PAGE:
The healthiest diet in the world?

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Something strange has happened in the fevered world of dietary debate over the last few years. Cereal grains, which we rely on for around 50% of our calories wordwide, have been deemed harmful – and even poisonous – by advocates of diets such as the fashionable Paleolithic diet. They argue that the advent of farming (and therefore cereal cultivation) around ten thousand years ago marked a low point in human development and that the many tens of thousands of years before that – during which we depended on a hunter-gatherer diet – mean we are evolutionarily ill-adapted to cereal grains and that they are an important cause of the epidemic of obesity, diabetes and other chronic non-infectious diseases that blight most societies.

At the same time, they say, fats (including saturated fat) have been unfairly blamed for causing heart and artery disease and that most of us should be eating much more fat in general.

The arguments about the harms and benefits of the transition to settled agriculture and its social, economic, political and health consequences, go on endlessly and are too lengthy for this short blog. I would only say that in the Chinese tradition, the legendary Emperor Shen Nong (the Divine Husbandman) who is credited with inventing agriculture, is revered for this gift – one that enabled the development of Chinese civilisation itself. We Cut Grasses – an ancient poem from The Book of Songs (15th to 6th centuries BCE) beautifully expresses this feeling: “We sow the hundred grains, those seeds so quick with life, they sprout in no time at all and rise up sturdy and tall, rise sturdy and lush and tall, weeded over and over again until we harvest such plenty, such rich plenty staking up a thousand million and more and more …”.

A recent study has thrown interesting light on the cereal and fat health debate. Featured on the BBC news website under the heading ‘Healthiest hearts in the world found’, it reported that the Tsimane people who live in the forests of Bolivia, show remarkably few signs of cardiovascular disease – even well into old age (by which time 80% of Americans show obstruction by coronary artery calcium). What is interesting about their diet is that they straddle the hunter-gatherer and farming lifestyles. The rice, maize and manioc they grow make up an astonishing 72% of their daily calories (compared to 52% carbohydrate consumption in the USA). The rest of their diet is composed of wild game (17%) and freshwater fish (7%), topped up with foraged fruit and nuts. Total fat consumption is 14% compared to 34% in the USA.

Of course their lifestyle as a whole plays a part. They are physically active (averaging around 16,000 steps a day), have strong social bonds and – interestingly – a high incidence of intestinal worms which are known to dampen down inflammatory immune reactions in the body.

The findings of this study are backed up by the fact that the Japanese have the highest life expectancy of any nation on earth. Once again, various factors are likely to be involved, but as far as diet is concerned it is built on a foundation of large amounts of rice and noodles (what and buckwheat) and relatively little saturated fat.

I am a great believer in the idea that precious human knowledge and wisdom is passed on – generation after generation, and we should always start considering optimum diets by looking at our ancestors. Nearly every traditional diet in the world is built on cereal grains and grasses (rice, wheat, oats, maize, barley, rye, buckwheat, quinoa etc.), while high quantities of fat and animal protein were (in most places) the preserve of the wealthy who were commonly thought to suffer form their overly rich diets. They were also much likelier to eat refined grains such as white rice and white flour.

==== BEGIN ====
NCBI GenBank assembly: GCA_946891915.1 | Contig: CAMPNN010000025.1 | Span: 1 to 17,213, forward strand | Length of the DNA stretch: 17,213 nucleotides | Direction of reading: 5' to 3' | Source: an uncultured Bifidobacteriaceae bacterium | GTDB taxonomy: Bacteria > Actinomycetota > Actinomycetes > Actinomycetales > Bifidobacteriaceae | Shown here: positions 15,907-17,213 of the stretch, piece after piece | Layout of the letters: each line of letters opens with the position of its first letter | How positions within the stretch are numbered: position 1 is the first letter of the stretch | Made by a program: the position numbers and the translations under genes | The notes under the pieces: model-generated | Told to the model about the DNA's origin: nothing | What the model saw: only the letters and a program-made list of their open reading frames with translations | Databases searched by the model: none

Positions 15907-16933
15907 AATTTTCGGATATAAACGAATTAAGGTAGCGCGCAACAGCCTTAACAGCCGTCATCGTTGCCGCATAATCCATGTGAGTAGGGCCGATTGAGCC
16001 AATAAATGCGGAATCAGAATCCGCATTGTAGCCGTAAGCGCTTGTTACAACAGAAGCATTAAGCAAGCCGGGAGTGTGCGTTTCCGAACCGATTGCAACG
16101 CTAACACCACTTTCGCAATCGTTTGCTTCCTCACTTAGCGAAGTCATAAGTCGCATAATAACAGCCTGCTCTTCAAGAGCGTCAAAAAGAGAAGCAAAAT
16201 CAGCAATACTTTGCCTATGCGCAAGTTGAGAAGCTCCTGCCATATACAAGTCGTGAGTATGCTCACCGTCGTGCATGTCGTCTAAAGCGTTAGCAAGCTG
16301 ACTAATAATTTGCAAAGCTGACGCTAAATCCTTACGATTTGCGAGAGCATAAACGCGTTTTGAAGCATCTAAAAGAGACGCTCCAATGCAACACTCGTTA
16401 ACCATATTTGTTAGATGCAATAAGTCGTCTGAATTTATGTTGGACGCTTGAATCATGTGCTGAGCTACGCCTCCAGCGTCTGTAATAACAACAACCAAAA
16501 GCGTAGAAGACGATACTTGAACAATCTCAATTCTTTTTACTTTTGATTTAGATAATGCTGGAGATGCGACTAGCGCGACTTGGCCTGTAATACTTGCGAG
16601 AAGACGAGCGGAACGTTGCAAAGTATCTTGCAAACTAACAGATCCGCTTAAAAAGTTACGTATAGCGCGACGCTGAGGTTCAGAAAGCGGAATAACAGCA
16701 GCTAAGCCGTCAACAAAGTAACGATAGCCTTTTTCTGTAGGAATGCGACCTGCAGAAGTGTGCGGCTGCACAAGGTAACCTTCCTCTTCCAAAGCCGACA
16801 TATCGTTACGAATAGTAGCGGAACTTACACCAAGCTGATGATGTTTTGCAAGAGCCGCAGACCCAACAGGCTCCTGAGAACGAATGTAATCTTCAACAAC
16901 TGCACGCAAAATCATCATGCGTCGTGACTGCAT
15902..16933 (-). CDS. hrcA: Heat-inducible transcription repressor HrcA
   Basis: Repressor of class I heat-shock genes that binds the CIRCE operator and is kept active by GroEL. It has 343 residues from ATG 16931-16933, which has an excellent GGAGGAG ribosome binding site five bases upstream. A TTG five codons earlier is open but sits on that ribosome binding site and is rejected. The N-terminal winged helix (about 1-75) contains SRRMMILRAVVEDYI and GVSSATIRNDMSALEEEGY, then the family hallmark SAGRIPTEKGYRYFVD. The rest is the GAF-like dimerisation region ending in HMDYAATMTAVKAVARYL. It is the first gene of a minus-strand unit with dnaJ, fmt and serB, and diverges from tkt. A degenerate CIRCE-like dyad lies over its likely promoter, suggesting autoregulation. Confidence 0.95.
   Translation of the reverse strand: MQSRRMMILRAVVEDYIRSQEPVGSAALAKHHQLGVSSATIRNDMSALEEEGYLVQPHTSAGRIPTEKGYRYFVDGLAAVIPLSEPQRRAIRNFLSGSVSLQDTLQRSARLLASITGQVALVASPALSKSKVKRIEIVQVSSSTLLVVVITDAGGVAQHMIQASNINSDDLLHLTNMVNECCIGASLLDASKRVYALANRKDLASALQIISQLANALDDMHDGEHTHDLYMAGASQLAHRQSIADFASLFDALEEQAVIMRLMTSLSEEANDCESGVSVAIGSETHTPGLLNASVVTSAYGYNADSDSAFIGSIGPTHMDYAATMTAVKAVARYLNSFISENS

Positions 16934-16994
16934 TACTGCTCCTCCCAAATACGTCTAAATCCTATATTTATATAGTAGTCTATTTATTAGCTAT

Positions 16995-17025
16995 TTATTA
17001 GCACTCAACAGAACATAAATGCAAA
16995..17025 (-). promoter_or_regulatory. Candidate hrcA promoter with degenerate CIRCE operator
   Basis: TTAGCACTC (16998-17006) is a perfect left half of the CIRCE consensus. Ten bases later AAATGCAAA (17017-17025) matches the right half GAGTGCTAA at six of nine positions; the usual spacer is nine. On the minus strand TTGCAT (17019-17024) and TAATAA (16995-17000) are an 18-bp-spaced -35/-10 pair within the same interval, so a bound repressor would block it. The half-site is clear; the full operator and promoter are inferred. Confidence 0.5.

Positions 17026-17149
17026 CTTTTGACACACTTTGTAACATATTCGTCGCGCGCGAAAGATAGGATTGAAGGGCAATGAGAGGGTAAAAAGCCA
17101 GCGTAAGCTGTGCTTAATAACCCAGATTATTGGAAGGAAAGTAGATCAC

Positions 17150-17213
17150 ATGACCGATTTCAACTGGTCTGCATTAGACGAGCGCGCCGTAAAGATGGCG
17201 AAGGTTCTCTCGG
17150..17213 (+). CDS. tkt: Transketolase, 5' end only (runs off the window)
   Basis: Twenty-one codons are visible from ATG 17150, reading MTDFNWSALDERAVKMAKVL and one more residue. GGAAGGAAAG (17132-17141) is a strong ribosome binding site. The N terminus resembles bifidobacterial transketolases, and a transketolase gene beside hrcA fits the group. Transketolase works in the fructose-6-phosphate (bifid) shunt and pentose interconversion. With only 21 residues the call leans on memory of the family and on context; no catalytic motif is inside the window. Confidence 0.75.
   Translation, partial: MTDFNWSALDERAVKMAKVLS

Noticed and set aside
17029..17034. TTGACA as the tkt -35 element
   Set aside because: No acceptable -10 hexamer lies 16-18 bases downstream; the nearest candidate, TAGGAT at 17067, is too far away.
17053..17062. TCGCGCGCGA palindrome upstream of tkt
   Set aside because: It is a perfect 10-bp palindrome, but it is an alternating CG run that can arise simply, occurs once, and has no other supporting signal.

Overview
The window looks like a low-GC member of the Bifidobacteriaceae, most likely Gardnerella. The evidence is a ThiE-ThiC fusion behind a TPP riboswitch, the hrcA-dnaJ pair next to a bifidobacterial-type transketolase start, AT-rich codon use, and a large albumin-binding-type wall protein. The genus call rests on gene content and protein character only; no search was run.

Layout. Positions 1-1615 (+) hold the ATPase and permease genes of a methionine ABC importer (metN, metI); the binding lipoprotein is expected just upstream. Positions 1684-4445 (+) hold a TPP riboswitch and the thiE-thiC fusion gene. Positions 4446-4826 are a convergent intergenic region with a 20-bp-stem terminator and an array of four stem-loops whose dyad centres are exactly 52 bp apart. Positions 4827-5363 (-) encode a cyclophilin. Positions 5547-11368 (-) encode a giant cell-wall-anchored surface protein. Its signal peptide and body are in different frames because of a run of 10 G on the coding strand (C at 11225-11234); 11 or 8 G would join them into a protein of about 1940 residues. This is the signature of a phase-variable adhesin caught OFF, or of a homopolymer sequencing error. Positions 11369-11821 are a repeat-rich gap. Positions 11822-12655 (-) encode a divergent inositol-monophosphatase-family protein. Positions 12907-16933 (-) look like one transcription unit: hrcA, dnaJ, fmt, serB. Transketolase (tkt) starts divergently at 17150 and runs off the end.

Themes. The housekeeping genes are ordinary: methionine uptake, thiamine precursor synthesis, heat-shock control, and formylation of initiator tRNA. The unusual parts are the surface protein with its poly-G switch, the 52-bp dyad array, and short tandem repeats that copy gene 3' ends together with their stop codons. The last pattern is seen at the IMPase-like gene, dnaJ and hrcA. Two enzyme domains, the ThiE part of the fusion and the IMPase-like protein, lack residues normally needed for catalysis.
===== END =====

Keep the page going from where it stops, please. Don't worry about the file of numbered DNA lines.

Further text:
So the evidence seems still to be in favour of relatively simple diets based on (preferably whole) cereal grains, accompanied by copious vegetables, pulses (beans/peas), fruits, nuts, seeds etc. and varying amounts of animal food (dependent on personal and ethical preference, climate, age, kind of work engaged in etc.).

Finally, it is blindingly obvious (but often missed by diet researchers) that whilst a bowl of brown rice and a Dunkin Donut are both carbohydrates, there is a world of difference between them.

Comments

  1. JP

    I’ve had the same thoughts. I’ve been compelled with some of the research and rationales prevalent today around the issue of gluten intolerance. The claim is that gluten (or post-industrialised mass produced gluten from wheat) is a main contributor to a rise in all sorts of digestive and neurological problems, such as leaky gut etc. Yet, there doesn’t seem to be the same problem in Asian and South East Asian countries such as China; where people eat loads of gluten, and most of it non-organic. Is gluten really that bad? Should we stay away from it as many nutritionists now suggest?

    • Peter Deadman

      It’s not just China. It is hard to imagine what the diet of many countries would be like if we took away what and other gluten-containing grains. Italy for example. Or North Africa and the entire Middle East – where bread, couscous, bulgur etc. are absolute staples. Do they suffer from high levels of gluten intolerance? One problem is that digestive disease is probably the most common of all diseases. From the Chinese medicine point of view, it is most commonly caused by disordered eating habits (as opposed to dietary content) including eating at irregular times, when stressed, too late at night, too much etc. To have an easy scapegoat to blame (gluten) could play a part in perceived gluten intolerance. It’s possible that by and large this is a food fad in the wealthier parts of the world and will pass like many other fads in a few years. But we also have to keep or minds open.

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